Osaka: Birthplace of Instant Noodles

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Designing our Cups

During my university days near the end of the month when money was tight, I would buy instant noodles for some cheap meals to make my budget go a bit longer. I didn’t really think about the origin of instant noodles until I moved to Osaka, Japan. Momofuku Ando invented the technique to fry-dry noodles, add flavoring and dried vegetables and meat and most important, put all in a sealed styrofoam cup perfect for warming up the noodle soup.

His background is interesting. He is Taiwanese and grew up in Japanese-occupied Taiwan. He attended Ritsumeikan University in Kyoto. Life was tough after World War II in both Taiwan and Japan. Momofuku saw people waiting in long lines for hot noodle soup. There was plenty of flour around after WWII from the American occupation forces and that led to Momofuku experimenting in his modest home. He perfected instant noodles, first coming out with them in 1958. Eventually after some stop and starts and a bankruptcy, he hit the right formula as head of Nissin Foods. He turned the company into an international company with over $100 million dollars in profits, and factories all over the world, including Lancaster, Pennsylvania.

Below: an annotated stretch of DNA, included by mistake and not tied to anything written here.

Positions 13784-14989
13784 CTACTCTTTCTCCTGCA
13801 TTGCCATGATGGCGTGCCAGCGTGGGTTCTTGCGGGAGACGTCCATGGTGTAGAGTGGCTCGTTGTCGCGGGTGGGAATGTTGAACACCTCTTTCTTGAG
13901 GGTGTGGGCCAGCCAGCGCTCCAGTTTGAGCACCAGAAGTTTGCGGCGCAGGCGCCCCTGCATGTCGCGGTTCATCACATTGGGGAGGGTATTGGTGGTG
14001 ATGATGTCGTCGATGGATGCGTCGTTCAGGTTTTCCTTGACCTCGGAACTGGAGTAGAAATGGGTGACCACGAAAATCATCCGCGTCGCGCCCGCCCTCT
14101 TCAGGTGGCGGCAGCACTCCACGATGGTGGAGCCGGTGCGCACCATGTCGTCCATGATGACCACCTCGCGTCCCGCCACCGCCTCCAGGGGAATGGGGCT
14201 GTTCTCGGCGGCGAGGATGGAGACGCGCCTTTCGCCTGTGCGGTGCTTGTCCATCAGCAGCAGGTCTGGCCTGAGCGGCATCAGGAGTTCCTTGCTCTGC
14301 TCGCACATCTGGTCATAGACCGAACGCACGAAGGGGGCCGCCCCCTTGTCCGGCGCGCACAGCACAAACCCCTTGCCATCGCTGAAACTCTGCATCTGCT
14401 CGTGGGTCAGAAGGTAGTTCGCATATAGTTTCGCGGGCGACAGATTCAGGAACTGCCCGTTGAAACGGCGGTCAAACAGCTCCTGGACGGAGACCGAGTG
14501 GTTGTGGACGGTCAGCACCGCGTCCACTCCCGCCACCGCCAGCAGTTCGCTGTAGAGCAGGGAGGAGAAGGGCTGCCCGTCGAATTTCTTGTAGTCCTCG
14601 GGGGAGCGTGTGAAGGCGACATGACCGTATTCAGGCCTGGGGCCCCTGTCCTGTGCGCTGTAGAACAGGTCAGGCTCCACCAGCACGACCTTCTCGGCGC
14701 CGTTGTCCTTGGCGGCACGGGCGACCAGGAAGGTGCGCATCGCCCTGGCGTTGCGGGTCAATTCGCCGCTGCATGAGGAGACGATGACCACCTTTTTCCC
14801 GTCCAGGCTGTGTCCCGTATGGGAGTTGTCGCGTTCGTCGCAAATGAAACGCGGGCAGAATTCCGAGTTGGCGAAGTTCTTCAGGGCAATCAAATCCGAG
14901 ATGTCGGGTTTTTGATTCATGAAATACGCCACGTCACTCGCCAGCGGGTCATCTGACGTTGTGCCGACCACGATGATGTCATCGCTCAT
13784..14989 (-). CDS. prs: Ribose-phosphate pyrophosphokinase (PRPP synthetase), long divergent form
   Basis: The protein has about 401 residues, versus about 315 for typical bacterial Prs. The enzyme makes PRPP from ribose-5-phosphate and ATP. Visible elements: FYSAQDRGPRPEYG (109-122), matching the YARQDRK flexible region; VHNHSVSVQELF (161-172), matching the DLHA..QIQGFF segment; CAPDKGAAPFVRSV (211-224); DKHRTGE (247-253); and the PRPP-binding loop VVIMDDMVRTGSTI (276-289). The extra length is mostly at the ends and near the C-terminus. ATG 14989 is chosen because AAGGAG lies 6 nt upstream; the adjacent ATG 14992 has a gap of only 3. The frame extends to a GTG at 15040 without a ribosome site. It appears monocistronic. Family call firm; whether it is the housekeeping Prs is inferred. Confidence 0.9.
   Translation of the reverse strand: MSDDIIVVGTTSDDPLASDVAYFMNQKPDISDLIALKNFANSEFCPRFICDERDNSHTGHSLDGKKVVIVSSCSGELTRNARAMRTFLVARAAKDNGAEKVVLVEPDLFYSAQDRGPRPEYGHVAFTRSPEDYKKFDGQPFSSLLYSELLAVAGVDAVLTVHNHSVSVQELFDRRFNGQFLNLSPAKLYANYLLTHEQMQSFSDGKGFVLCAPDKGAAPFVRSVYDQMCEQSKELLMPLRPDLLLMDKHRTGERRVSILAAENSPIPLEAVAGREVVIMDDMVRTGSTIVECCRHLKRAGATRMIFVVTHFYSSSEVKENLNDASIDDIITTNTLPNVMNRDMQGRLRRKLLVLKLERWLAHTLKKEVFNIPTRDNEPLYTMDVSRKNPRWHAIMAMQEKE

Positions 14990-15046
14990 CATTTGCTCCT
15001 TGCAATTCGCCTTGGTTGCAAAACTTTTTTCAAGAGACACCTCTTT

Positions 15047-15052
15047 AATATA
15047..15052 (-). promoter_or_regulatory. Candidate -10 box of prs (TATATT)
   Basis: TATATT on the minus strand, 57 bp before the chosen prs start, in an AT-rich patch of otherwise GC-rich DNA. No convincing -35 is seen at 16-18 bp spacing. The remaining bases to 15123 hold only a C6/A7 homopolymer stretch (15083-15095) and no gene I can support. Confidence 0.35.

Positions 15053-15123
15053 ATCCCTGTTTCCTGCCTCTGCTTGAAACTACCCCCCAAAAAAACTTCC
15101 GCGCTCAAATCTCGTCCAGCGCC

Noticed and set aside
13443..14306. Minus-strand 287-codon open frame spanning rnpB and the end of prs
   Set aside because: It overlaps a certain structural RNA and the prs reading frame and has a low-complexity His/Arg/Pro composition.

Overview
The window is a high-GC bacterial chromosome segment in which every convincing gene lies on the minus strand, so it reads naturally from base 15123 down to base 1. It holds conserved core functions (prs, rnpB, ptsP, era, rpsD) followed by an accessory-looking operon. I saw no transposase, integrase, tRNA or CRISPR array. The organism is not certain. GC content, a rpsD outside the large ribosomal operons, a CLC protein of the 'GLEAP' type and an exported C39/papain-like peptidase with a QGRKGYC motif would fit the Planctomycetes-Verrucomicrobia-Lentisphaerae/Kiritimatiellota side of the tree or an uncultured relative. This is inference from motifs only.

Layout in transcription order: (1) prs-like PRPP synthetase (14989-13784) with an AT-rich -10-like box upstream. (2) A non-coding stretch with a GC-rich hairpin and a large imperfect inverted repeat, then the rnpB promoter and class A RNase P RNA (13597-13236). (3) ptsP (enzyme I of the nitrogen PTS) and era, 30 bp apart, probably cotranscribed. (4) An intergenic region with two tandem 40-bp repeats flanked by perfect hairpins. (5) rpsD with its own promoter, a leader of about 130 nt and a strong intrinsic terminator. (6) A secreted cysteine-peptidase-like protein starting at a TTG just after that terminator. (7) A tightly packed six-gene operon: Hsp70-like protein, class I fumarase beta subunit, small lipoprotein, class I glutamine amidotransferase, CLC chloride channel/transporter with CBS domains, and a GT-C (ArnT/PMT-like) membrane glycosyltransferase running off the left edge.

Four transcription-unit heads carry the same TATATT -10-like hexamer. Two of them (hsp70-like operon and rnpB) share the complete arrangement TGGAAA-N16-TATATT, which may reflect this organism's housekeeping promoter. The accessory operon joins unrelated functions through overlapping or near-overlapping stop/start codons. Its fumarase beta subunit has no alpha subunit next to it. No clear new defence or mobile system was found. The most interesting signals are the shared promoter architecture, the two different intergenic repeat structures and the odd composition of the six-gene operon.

He built a museum in Ikeda, a suburb of Osaka where he died in 2007 at the age of 96. We took the tour and made our own instant noodles. You can decorate the cups, choose your flavoring and four ingredients. I chose “seafood” flavoring and added shrimp, green onions, edamame and kim-chi.

Quite a legacy he left as the inventor of instant noodles. The number of companies and types of instant soup-style cups has proliferated. They are not the most healthy food to eat, being high in sodium, but on a cold day or while traveling, a convenient, hot cup of noodles really hits the spot!

Living in Asia I’ve learned how to eat noodle soup with chopsticks. It is proper etiquette to slurp noodles, as it is acceptable and expected of eating companions. Scientists showed that the increased air intake of slurping enhances the flavor of the noodles. We went for the real noodle, called ramen, which is technically, a wheat-based noodle in a pork or beef broth. Americans call instant noodles ramen and the two terms have become synonymous.

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Hakata Ramen – Ippudo 

We have a famous ramen chain restaurant called Ippudo near our house. They specialize in the tonkatsu ramen, which is from Kyushu, the most southern of the main four Japanese islands and is pork-based. They are one of my favorite meals in winter.

 

 

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